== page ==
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Nigerian Navy Dissociates Self from Allegations of Arms Sale against Chadian Soldiers – THISDAY Newspapers

By Kingsley Nwezeh
The Nigerian Navy yesterday disowned a statement credited to one of its senior female officers, Commodore Jamila Abubakar Malafa, which indicted Chadian soldiers whom she claimed “sell arms when broke”.
Malafa spoke on Monday at a public hearing organised by the House of Representatives committee on National Security and Intelligence during the consideration of four security bills.
Malafa, who is also a lawyer, represented the Chief of the Naval Staff, Vice Admiral Awwal Gambo, at the public hearing.
She said some of the weapons donated by developed countries to neighbouring nations were finding their way to non-state actors, thereby complicating the security situation of the country.
But in a statement issued yesterday, Navy Spokesperson, Commodore Suleiman Dahun, said the Navy “categorically dissociates itself from the view of the senior officer.”
He maintained that her comments were “unauthorised, personal comments on the issue of transnational trafficking of small arms and light weapons.”
“The House of Representative Committee on National Security and Intelligence yesterday 27 September 2021 held a public hearing on 4 Bills, including the Bill for an Act to Establish the National Commission Against Proliferation of Small Arms and Light Weapons (HB 10).
“During the hearing on this Bill, the representative of the Nigerian Navy (NN) duly presented the position of the service on the proposed Act but went ahead to make some unauthorised, personal comments on the issue of transnational trafficking of small arms and light weapons”.
“This is as it relates to neighbours with which Nigeria maintains robust diplomatic security relationships/collaborations, a personal opinion that is at variance with the position of the NN.
“The Nigerian Navy wishes to categorically dissociate itself from the view of the senior officer. The NN appreciates the indelible contributions of our regional partners/neighbours in the fight against small arms and light weapons trafficking”, it said.
The statement stated further: “Pertinently, effective and sustained regional cooperation towards ensuring maritime security in the Gulf of Guinea is a key priority of the NN.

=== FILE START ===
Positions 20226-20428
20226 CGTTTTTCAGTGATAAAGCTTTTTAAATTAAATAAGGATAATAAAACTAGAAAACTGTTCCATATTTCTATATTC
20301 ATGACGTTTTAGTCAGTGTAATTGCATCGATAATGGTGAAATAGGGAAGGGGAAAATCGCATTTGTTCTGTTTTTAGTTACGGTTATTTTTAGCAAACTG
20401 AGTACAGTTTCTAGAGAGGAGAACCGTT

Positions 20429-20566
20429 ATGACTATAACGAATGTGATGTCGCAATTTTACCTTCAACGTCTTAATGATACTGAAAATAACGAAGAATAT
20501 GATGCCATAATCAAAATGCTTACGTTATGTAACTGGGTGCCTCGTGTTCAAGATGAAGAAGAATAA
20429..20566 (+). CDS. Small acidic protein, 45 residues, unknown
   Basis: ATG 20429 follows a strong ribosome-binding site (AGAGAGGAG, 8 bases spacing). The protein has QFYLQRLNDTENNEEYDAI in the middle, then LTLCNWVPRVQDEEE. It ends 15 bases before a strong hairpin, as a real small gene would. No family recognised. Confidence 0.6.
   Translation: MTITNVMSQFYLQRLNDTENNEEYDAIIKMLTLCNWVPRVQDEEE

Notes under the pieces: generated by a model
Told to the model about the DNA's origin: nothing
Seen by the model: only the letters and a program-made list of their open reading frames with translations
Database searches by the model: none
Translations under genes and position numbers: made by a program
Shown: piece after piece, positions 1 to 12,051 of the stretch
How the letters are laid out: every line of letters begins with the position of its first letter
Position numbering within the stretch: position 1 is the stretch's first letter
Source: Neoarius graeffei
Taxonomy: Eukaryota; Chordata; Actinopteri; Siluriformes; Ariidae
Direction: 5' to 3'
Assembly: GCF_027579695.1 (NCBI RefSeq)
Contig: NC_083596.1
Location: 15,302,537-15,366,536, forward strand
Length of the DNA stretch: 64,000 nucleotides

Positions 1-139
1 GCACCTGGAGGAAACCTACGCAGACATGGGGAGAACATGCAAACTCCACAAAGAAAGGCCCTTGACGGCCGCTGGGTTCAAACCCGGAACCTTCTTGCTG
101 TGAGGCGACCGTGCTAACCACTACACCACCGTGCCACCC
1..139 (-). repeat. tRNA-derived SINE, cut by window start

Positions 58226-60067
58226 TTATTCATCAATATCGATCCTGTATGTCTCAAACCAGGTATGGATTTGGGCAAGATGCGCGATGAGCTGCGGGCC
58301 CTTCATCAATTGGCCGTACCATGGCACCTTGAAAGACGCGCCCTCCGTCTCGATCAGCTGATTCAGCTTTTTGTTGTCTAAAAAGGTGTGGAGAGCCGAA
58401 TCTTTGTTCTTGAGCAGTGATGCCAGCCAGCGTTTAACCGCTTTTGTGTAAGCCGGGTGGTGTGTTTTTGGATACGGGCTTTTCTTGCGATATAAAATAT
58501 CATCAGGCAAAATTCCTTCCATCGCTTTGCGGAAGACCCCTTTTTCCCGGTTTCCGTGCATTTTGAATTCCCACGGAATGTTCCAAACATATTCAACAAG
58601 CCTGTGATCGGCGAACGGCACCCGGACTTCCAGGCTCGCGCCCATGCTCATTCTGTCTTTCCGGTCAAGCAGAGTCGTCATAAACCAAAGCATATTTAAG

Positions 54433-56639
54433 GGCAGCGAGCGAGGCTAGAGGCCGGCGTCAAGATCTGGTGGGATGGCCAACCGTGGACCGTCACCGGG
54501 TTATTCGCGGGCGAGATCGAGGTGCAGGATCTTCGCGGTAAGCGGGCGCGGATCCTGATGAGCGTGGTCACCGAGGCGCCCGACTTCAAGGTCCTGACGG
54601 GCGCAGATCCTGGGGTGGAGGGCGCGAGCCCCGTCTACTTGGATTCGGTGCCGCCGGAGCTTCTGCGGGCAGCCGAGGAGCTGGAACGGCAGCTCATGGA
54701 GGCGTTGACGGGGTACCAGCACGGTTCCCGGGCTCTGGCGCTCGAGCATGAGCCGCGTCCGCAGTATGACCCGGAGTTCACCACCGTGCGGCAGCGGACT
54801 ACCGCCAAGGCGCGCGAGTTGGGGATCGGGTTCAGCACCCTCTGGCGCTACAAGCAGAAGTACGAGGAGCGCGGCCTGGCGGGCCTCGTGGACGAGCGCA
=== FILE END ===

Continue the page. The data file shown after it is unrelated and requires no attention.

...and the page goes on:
“Against this background, the service acknowledges the regional security efforts of our neighbouring countries within the existing frameworks of bilateral and multilateral cooperations and commits to working assiduously to strengthening these arrangements. Onwards Together”.
Commodore Malafa, had said that Chadian soldiers, when broke, sold their guns
“They do not have armoury. So most of their arms that are being donated by — I don’t want to be specific — the developed countries in the name of assisting us are compounding our problems in Nigeria because you find out that each average Chadian soldier has 20 to 30 arms underneath his bed.
“When he is broke, he brings it out and sells it for $30, $20. I am here, I am standing here, and I am saying it”, she said.
She maintained that the lack of armouries in some of the neighbouring countries makes arms available to their security operatives who in turn sell it off when they are “broke”.
“Section 9 (1) suggests an additional function of proposing a seized weapons and arms be used by security agencies; I think we can look at the provisions of the international convention on the issue of how the arms should be used when seized.
“I was in charge as a member of the fight against Boko Haram and I can tell you categorically here, I stand to be corrected, that some of these countries that we have borders with have no armoury.
“Since we are going to collaborate with ECOWAS and other countries that are donating such arms to these countries, I think we should insist that they should either enact laws to govern the handling of these arms and ammunition or build an armoury for these countries or else we will not see peace”.
Speaking on the bill to establish integration of private close circuit television (CCTV) to fight insecurity, Abubakar said: “I think we should build a wall between us and these neighbouring countries or we should have serious surveillance or else we will not see peace in this country. I am telling you this, I have been in that area for years, so I know what is happening.”
Speaker of the House of Representatives, Femi Gbajabiamila said “knowledge would be drawn from everywhere,” because security is an important national issue.
“The security agencies are welcome to make submissions but everyone is welcome to submit as well. I say so because I want to underscore the fact that security is about everyone and we are all stakeholders,” he said.


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